Ironically, my parents were tremendous animal lovers. And it was a mutual love affair. It was logical since my mother grew up on a farm where she learned to care for all kinds of animals. My father also grew up in South Dakota and worked on farms for many years.
Still . . . when we were growing up, my parents would not allow us to have pets. The reasons offered were varied and included their philosophy that animals belonged on farms or ranches, not in town. They expressed a belief that a dog, in particular, would not have enough room to run freely in our modest-sized backyard. Cats belonged in barns chasing mice.
My mother had been traumatized when, shortly after my parents were married, their little dog, Pal, was struck by a car and killed. She spoke of him whenever the subject of adopting a pet came up and cited her heartbreak — and desire to shield her children from experiencing the same feelings — as an excuse not to allow us to take on the responsibility of a pet.
She also knew that if the animal lived to old age, her children would have to say good-bye. She refused the opportunity to use the experience to teach us about the cycle of life even as she described the German Shepherd, Shep, that lived on the farm with her family while she was growing up. She wistfully recalled the day he died peacefully in his sleep on the front porch of my grandparents’ farmhouse.
Most importantly, however, my mother voiced her unequivocal refusal to shoulder the responsibility of caring for a pet. She was convinced that after the novelty wore off, neither my sister nor I would care for the animal and she would be left doing all the work.
I was reminded of my pet-less childhood and my parents’ rationales for forcing me to grow up sans faithful animal companions when I read a post written by another blogger complaining about the fact that her children wanted to get a pet. Declaring that she had no desire “as in absolute zero, to have them in my home or to be forced to take care of one,” her husband was equivocating and appeasing them by suggesting that perhaps they will acquire a dog after their upcoming summer vacation. In fact, she wrote about a family argument which resulted in a vote of “[t]hree against one and I feel like a big meanie for not wanting this.” She is “sick and tired of being the bad guy all the time.”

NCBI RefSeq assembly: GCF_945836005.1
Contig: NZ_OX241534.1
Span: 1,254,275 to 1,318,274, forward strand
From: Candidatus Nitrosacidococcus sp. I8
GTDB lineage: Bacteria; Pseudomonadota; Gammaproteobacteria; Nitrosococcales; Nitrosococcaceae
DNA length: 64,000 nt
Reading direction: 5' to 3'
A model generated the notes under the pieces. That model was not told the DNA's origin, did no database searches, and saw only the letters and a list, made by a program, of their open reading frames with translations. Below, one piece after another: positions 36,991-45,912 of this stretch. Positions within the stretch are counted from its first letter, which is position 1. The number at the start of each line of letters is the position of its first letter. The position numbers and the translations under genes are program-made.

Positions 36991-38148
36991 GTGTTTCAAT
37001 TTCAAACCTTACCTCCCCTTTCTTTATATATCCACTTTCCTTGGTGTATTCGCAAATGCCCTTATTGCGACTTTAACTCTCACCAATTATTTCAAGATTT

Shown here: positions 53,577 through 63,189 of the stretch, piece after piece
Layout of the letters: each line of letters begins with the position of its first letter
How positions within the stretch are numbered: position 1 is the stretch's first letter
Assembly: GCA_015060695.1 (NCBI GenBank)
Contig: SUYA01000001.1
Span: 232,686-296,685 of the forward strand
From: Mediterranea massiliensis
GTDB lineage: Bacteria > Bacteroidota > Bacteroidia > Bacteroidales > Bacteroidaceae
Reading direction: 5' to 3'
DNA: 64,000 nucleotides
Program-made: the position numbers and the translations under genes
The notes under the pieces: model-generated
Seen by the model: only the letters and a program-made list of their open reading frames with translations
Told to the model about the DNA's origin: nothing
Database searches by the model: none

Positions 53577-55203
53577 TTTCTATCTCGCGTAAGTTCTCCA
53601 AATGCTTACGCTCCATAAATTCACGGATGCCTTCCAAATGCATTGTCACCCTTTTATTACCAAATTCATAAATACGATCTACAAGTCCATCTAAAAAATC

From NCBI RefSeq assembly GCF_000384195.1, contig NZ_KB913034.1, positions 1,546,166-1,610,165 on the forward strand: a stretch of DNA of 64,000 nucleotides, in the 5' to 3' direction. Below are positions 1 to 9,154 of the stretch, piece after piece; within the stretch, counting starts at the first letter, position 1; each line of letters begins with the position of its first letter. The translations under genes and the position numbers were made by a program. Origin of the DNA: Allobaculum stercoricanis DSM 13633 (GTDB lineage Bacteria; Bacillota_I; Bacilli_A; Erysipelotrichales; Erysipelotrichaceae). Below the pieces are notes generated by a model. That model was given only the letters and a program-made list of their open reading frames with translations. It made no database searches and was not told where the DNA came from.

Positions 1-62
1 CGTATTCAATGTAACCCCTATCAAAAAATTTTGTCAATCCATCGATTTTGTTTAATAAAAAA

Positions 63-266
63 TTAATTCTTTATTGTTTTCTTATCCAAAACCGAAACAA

Reading that blogger’s words caused memories of my mother’s justifications to overtake me. As did my father’s words, spoken in response to my sister’s request that my parents care for her dog for a few days while she was on vacation. Exasperated, my father turned to me and said disgustedly, “The first thing both of you girls did as soon as you moved out of our house was get yourself tied down with animals.”
That was a defining moment for me. I remember standing in the kitchen of this very house, my mouth hanging open, as I watched him turn and walk away from me. For the first time, I realized that he was absolutely right.
In my case, I did not set out to have a pet. But my life changed forever, after I was adopted by the most “curious little cat,” as BigBob referred to her the first time he met her. She was determined to live with me and no amount of discouragement managed to dissuade her. She waited for me in the tree at the foot of the driveway and jumped down to escort me to my front door when I came home. She rubbed against my legs and stationed herself on the doorstep, still there when, hours later, I would look to see if she had gone. She meowed and purred, and looked up at me with the most beautiful green eyes. She managed to sneak into the house when I opened the door and hid so that she could remain indoors, only coming out after I fell asleep, stationing herself on the foot of my bed. Finally, when she left a dead bluebird on my doorstep as a tangible testament to her affection, I relented and she became what she had longed to be: A house cat.